Additionally, the Board observed that if the ALJ's interpretation were correct, then § 91.151(a)(1)'s fuel requirement would begin anew with each touch-and-go takeoff. As a result, even under the ALJ's interpretation, in the case before it the evidence still supported the airman's violation of § 91.151(a)(1) because the off-airport landing due to fuel exhaustion showed that he did not meet his fuel reserve minimums when he departed his second and third airports. Thus, the Board reversed the ALJ's decision regarding the § 91.151(a)(1) violation and reinstated the 120 day suspension of the airman's ATP certificate.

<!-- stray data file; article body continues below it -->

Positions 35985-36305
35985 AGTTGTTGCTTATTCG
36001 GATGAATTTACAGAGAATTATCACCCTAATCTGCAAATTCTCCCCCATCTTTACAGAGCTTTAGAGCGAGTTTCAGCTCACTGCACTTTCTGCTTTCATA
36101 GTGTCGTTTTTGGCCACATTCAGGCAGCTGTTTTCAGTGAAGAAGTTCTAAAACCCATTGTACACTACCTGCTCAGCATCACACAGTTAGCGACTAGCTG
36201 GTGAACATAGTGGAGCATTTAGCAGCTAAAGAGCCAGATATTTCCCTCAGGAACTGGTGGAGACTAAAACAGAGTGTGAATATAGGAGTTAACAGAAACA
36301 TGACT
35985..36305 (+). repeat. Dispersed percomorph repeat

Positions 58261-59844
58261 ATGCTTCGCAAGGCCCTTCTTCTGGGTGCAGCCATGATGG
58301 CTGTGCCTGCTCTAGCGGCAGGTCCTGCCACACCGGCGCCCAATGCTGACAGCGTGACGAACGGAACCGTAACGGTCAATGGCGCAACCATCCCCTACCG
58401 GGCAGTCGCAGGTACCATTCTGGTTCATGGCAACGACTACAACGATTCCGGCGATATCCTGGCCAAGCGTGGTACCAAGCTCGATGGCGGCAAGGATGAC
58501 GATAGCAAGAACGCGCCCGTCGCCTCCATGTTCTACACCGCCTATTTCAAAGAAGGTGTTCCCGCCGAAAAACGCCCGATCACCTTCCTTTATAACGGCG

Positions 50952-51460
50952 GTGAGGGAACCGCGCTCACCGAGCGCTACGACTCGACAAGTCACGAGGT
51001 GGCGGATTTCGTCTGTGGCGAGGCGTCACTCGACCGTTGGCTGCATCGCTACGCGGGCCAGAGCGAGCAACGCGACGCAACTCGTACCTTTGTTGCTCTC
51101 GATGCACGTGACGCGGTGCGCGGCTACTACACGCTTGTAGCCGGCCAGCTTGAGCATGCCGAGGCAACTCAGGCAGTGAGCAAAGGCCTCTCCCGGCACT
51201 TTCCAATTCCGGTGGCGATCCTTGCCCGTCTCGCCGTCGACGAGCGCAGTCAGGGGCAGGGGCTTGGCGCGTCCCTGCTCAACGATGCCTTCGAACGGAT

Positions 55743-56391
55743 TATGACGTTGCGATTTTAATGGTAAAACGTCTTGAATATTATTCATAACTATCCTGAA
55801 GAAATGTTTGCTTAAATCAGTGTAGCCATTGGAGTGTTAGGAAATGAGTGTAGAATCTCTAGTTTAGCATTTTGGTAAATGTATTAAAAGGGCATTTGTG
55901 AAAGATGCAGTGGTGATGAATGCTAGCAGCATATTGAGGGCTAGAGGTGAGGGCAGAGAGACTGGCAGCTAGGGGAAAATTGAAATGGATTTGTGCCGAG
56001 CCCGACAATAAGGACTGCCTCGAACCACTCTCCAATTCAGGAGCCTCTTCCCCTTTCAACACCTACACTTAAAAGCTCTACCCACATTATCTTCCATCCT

So, what can we learn from this case? Well, the obvious answer is to make sure you have enough fuel for your intended flight in compliance with the applicable regulations. The not-so-obvious answer is that a "landing" isn't always a "landing." Not particularly helpful, I know.

However, this not-so-obvious answer highlights the importance of understanding not only individual regulations, but also the distinctions between the regulations. Although it may seem reasonable to think that the language of one regulation should mean the same thing in the context of a different regulation, that isn't always the case, unfortunately. As airmen, we all need to understand the meaning of each regulation applicable to our flights in order to operate in compliance with the regulations and safely.

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Greg Reigel